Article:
CBT and Psychodynamic Therapy: Pros and Cons


Clinical research generally supports the efficacy of both CBT and psychodynamic therapy. Deciding which one is better for you depends to varying extents on:
  • Which approach appeals to you
  • Finding a “good fit” with a competent therapist (of either orientation)
  • Your reasons for seeking therapy, your level of commitment, and your financial resources
PROS of CBT
While it is collaborative, CBT fosters a more independent effort on the part of the client. As such, it involves less reliance on the therapist than psychodynamic therapy. Some people prefer this. Many people cannot afford or don’t want to go to ongoing therapy (six months or longer) and prefer to try to use the more directive skills learned in a time-limited (e.g., 12-16 weeks) CBT treatment on their own. CBT is particularly good for recent onset and relatively circumscribed issues or specific goals.

CONS of CBT
While some people find CBT helpful, others dislike it, feeling they are being talked out of their emotions. Some find that CBT’s focus on positive thinking feels too superficial to them, minimizing the importance of their personal history. Others find they don’t like the way CBT downplays emotions while seemingly overemphasizing the logical and thought-oriented components of one's mental life. Still others find they don’t get the results they desire with CBT and find that while psychodynamic therapy is more of an investment, it is more effective for them.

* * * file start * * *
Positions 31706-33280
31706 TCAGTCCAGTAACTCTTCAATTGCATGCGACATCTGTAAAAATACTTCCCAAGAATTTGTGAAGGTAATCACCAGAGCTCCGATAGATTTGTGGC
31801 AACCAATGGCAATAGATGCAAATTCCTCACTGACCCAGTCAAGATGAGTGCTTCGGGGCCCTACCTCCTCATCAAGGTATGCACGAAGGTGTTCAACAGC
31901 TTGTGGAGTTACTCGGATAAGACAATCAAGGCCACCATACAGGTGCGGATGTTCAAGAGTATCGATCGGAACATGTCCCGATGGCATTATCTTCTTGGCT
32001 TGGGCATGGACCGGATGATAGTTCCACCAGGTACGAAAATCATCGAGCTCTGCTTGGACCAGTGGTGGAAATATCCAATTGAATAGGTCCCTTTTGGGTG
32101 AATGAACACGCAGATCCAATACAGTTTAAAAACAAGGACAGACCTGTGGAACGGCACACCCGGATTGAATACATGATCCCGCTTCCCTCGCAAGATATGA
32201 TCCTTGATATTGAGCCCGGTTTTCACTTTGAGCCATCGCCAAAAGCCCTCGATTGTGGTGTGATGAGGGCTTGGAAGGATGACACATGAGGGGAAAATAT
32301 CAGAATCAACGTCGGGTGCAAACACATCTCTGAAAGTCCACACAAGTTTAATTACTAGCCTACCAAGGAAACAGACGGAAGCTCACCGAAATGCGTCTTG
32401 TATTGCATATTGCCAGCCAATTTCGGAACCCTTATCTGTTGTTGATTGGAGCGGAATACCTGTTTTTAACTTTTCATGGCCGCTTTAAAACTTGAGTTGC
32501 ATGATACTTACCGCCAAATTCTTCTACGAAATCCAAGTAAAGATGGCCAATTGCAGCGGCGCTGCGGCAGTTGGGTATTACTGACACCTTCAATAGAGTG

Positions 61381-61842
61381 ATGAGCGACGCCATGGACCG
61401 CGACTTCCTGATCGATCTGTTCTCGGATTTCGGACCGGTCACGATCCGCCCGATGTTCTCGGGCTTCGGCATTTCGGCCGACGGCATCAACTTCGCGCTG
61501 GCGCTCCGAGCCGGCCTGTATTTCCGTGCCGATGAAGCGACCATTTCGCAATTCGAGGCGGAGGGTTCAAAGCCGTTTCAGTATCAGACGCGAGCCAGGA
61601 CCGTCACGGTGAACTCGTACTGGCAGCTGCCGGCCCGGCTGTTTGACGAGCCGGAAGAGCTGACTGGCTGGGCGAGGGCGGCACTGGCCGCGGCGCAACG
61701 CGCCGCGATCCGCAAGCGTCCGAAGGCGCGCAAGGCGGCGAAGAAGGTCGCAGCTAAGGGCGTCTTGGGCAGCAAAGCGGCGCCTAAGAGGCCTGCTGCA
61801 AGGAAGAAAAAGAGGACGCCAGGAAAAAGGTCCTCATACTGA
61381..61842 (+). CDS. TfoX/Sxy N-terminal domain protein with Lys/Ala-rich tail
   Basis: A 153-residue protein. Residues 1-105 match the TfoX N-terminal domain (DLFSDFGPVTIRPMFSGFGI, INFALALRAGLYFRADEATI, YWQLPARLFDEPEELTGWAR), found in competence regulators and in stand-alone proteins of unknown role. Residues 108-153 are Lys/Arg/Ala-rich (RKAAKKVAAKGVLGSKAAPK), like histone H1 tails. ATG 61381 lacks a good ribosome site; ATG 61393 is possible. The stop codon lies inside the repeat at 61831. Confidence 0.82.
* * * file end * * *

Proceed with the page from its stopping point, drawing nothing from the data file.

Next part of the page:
PROS of Psychodynamic Therapy
Those who find psychodynamic therapy a good fit tend to swear by it. It attempts to address the root causes of psychological issues compared to CBT. As such, the benefits are thought to be broader-based and longer lasting. Psychodynamic therapy is particularly good for more general distress, psychosomatic conditions, and personality patterns or tendencies such as repeated difficulties in one’s work or relationships.

CONS of Psychodynamic Therapy
While psychodynamic therapy can be brief, it does tend to take more time than CBT. Some people don’t find psychodynamic therapy to be a good fit. They may find it difficult to accept that factors outside of their awareness influence their thoughts and behaviors. Others are reluctant to think about their childhood or the relationship that develops with their therapist. Psychodynamic therapy is less structured than CBT and some prefer the more focused and directive approach of CBT.

Click
here for a Summary Comparison of the features of CBT vs psychodynamic therapy.